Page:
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Only when the last tree has died, and the last river been poisoned, and the last fish has been caught, will we realize we cannot eat money. Cree saying

Bono of U2 offers a pointed example of what it means to call the Church to accountability in light of this day:
• "I mean, what is going on with the churches? It is incredible. I tell these evangelicals in the Unites States there are 2,300 verses of scripture about the poor. It’s the central message outside of personal redemption, the idea of dealing with the poor. And I’m asking them, where are they? Where are they on this? On a recent poll of evangelical churches, only six per cent said they wanted to do something about AIDS. It is unbelievable, the leprosy of our time if you like. But it’s starting to turn; the Church is starting to wake up."
(Creps, 2006, P 93)

The saddest thing about world poverty is that it is, as Mandela says, solvable. If the world’s wealthiest nations spent just 1 percent of their income on the effects of global poverty, it could be greatly diminished. Basic nutrition, health, and education would be more readily available to all for this small outlay. It also would affect the rate of infant mortality and pandemic diseases. It’s not too costly to end extreme poverty. It just takes the will of these wealthy nations. And yet, since 2000 the United Nations has argues over the wording of a set of global goals for eliminating extreme poverty, defined as living on an income of below $1 per day, adjusted for relative purchasing power. While they argue, one in five of the world’s population do just that – eke a meager existence on less than $1 a day. (Frost, 2007 p. 108)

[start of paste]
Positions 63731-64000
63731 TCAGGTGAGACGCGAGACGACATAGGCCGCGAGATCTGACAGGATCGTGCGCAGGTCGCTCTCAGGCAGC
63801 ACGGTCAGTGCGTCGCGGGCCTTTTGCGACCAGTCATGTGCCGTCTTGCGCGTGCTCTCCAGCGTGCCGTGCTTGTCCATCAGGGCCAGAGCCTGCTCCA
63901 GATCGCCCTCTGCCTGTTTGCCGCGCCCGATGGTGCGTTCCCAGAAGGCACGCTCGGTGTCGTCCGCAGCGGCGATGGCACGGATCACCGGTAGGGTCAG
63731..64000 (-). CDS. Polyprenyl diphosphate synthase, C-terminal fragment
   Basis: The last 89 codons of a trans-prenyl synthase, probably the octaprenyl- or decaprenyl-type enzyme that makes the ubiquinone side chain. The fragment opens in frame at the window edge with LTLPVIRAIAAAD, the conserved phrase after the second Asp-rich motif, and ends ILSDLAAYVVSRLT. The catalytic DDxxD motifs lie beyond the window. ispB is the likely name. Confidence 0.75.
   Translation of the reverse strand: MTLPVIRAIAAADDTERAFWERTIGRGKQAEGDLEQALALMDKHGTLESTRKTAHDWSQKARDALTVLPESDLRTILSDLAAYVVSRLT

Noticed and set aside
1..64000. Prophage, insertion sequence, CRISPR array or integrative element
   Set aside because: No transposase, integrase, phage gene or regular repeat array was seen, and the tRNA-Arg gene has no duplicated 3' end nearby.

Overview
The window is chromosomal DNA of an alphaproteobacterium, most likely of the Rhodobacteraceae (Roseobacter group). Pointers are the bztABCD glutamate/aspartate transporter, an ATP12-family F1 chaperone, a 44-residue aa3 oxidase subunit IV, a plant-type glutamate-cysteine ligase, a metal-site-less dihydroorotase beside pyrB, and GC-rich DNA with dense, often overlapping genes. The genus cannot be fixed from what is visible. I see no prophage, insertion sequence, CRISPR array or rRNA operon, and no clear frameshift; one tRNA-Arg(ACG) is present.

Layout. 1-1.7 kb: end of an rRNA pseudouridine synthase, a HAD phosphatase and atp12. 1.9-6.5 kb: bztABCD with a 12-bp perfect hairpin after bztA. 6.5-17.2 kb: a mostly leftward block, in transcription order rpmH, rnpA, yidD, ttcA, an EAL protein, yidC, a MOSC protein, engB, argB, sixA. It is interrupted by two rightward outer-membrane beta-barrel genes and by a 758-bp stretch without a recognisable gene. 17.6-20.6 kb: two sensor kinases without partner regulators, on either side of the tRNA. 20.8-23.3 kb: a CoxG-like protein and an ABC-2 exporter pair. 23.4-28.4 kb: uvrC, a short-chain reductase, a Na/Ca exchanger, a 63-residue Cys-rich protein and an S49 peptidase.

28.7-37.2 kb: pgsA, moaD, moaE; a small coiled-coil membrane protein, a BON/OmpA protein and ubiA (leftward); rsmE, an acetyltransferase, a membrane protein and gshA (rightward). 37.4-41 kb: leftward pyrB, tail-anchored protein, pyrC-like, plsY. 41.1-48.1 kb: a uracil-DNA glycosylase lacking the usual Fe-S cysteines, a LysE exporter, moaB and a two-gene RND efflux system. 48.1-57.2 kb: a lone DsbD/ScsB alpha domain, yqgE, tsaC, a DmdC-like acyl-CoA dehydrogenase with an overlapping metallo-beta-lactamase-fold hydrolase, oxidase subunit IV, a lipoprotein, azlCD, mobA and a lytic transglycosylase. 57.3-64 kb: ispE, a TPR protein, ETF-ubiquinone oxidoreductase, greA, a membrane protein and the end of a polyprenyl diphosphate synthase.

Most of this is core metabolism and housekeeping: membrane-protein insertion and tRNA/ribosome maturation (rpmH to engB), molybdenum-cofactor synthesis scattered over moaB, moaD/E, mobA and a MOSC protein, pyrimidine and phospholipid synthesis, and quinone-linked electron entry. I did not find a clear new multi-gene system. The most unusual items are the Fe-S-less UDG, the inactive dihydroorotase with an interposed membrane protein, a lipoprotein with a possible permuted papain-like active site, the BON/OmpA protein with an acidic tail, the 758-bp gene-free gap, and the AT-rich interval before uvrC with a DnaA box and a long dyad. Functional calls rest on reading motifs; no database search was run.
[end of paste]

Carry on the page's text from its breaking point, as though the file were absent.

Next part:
It’s not enough that we simply share bread with the poor. Part of our companionship with the poor requires us to be peacemakers, to address the forces that foster and promote poverty and injustice around the world.
(Frost, 2007 p. 210)